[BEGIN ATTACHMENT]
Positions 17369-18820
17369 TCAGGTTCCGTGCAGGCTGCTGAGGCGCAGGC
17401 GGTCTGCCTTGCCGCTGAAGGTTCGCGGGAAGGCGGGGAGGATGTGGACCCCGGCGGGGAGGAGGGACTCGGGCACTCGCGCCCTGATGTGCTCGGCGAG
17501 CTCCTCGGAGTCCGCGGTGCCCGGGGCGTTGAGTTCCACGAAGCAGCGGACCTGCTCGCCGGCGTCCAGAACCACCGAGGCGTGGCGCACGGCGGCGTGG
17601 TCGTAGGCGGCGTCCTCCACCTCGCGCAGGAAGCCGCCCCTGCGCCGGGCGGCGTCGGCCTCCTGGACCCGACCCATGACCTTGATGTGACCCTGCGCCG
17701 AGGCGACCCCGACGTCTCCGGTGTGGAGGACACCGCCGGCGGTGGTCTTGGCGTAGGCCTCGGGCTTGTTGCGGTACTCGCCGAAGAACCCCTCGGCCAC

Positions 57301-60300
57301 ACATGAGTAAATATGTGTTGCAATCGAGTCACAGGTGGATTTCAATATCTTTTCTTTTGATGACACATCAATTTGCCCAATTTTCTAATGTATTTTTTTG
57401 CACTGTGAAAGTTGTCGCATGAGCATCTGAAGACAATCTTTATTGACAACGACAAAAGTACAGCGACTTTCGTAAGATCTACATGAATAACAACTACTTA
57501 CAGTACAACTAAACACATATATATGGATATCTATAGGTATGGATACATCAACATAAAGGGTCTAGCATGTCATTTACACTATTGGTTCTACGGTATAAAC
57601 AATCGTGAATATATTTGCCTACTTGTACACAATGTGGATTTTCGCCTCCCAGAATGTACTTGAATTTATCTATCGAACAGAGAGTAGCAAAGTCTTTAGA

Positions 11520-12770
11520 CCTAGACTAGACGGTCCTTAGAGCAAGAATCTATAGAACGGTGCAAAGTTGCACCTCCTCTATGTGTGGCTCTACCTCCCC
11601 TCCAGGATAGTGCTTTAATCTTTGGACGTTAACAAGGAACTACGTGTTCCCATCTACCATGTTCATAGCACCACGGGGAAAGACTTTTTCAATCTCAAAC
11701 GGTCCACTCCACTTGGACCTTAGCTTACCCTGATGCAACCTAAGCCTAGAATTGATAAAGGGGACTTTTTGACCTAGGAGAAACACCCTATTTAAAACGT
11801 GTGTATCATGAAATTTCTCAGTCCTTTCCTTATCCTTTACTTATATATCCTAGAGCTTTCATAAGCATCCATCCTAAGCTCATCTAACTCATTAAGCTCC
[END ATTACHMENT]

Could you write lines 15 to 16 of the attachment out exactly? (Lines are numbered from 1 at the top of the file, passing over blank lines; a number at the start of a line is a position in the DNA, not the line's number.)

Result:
11701 GGTCCACTCCACTTGGACCTTAGCTTACCCTGATGCAACCTAAGCCTAGAATTGATAAAGGGGACTTTTTGACCTAGGAGAAACACCCTATTTAAAACGT
11801 GTGTATCATGAAATTTCTCAGTCCTTTCCTTATCCTTTACTTATATATCCTAGAGCTTTCATAAGCATCCATCCTAAGCTCATCTAACTCATTAAGCTCC